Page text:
Rygel is almost that.  You could say it is a user server much like a torrent client/server.  The nice thing is you can fiddle around with rygel so it becomes close to a real server.  This is how I did it.

First, I made a rygel user with a home directory, but disabled login. I don’t like programs running root if they don’t need it and rygel doesn’t need it.  The home directory needs to be writeable to the rygel user too otherwise the program doesn’t work too well. I use /var/local/rygel as its home.

For the configuration, copy /etc/rygel.conf to ~rygel/.config/rygel.conf  This is the configuration file for rygel. I disabled all of the modules except MediaExport. Make sure you disable Tracker otherwise MediaExport will not work. Tracker is only useful for real users who are logged in and have dbus etc going which this user is certainly not.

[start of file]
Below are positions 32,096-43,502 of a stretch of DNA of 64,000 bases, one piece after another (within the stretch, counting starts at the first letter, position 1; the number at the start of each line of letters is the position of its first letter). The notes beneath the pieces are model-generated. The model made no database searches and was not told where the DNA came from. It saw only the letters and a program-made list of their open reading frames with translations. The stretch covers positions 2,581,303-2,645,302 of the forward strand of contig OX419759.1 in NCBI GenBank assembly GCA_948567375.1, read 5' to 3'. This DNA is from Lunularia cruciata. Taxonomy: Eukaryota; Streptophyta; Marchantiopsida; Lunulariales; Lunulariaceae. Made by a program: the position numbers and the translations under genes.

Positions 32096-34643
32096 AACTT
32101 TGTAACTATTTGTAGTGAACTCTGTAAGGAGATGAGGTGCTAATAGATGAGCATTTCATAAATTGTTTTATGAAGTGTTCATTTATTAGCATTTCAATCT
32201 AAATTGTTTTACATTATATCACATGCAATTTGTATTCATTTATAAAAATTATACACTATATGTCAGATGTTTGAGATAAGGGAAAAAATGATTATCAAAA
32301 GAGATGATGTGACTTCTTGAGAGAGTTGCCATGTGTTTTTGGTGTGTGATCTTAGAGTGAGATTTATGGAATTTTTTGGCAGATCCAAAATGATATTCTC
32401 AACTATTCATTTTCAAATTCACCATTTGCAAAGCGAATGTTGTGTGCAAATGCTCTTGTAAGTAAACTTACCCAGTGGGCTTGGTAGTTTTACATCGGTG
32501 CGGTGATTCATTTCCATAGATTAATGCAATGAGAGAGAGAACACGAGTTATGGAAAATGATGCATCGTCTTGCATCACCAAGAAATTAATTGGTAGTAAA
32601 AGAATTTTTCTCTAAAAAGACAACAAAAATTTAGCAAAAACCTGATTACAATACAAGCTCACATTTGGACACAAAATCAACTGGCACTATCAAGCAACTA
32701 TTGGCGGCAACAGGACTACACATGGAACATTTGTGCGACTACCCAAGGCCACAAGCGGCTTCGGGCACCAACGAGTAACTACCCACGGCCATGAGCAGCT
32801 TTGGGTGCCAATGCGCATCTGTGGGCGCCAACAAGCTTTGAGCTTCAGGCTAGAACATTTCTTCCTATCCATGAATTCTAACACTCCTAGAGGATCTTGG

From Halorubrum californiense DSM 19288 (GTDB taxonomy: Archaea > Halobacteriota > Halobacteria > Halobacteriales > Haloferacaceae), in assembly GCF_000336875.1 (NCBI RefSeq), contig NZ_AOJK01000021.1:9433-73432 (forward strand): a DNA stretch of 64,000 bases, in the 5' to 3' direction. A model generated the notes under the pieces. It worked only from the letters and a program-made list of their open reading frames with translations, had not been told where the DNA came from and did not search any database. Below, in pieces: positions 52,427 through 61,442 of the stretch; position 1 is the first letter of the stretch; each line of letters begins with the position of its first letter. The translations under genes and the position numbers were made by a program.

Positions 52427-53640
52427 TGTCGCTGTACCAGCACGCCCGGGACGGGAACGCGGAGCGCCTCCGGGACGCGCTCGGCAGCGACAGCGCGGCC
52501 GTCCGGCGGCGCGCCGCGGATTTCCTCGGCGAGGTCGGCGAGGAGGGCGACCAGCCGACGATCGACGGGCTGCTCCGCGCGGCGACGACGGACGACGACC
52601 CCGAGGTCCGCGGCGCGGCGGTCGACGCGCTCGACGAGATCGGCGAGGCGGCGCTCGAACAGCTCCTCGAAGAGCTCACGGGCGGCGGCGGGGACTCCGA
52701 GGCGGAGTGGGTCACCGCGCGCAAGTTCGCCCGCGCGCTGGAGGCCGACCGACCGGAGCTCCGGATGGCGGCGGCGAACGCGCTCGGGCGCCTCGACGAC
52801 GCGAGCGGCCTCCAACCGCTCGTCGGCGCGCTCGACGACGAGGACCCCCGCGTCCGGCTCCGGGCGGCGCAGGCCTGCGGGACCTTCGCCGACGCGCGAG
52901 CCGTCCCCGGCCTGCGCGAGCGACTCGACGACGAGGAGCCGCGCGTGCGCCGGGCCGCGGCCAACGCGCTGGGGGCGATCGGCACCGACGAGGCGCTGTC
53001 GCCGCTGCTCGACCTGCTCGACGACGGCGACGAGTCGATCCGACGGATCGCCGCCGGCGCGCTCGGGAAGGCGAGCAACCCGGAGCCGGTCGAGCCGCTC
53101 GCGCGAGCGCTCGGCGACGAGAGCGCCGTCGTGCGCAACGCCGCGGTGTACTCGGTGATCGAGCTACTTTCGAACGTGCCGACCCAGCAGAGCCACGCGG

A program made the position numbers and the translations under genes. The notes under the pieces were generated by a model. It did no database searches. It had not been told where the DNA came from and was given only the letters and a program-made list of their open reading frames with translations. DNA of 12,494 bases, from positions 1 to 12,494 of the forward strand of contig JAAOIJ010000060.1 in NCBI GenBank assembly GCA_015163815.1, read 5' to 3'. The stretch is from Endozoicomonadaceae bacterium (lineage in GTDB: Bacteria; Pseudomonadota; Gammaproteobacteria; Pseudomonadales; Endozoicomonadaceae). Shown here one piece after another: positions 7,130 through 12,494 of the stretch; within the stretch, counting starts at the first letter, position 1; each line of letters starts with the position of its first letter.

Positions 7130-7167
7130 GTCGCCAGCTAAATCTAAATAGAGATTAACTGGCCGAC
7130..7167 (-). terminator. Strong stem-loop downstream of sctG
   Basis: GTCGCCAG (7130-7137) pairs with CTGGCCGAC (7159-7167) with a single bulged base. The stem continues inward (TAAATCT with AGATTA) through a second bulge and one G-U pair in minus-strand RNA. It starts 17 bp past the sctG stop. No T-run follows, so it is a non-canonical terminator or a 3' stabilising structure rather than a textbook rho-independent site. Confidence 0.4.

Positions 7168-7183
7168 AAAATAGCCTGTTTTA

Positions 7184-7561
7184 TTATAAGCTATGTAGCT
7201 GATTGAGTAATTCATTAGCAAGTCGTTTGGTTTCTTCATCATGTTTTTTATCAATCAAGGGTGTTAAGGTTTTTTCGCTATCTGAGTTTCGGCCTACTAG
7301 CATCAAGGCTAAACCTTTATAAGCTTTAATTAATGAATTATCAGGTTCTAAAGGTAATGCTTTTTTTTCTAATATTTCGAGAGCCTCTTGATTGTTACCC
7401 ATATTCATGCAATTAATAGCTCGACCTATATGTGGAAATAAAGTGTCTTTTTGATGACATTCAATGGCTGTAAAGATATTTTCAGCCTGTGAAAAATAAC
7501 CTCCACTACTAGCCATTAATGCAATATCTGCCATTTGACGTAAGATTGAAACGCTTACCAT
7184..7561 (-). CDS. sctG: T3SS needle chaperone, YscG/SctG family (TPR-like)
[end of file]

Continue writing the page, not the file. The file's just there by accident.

I made a simple rygeld file in /usr/local/sbin which basically starts the program, forks and grabs the PID to write to a pidfile. This mean it was easier to track the program in the init scripts.

# Rygel daemon handling
su -s /bin/sh -c "nohup $RYGEL $RYGEL_ARGS > /var/local/rygel/rygel.log 2>&1 &"
if [ $EXIT_CODE != 0 ] ; then
        return $EXIT_CODE
PGROUP=`ps --no-headers -o pgrp $$`
PID=`pgrep -g $PGROUP -f $RYGEL`
echo $PID > /var/run/
exit 0

In case you were wondering, the pgrp finds the program group so the pgrep finds the right rygel process that has the same program group as the starting shell.

The init script is a standard init script except the –exec flag checks for /usr/bin/rygel but the start line starts /usr/local/sbin/rygeld  This is because we want to kill the real rygel process but start it with the script.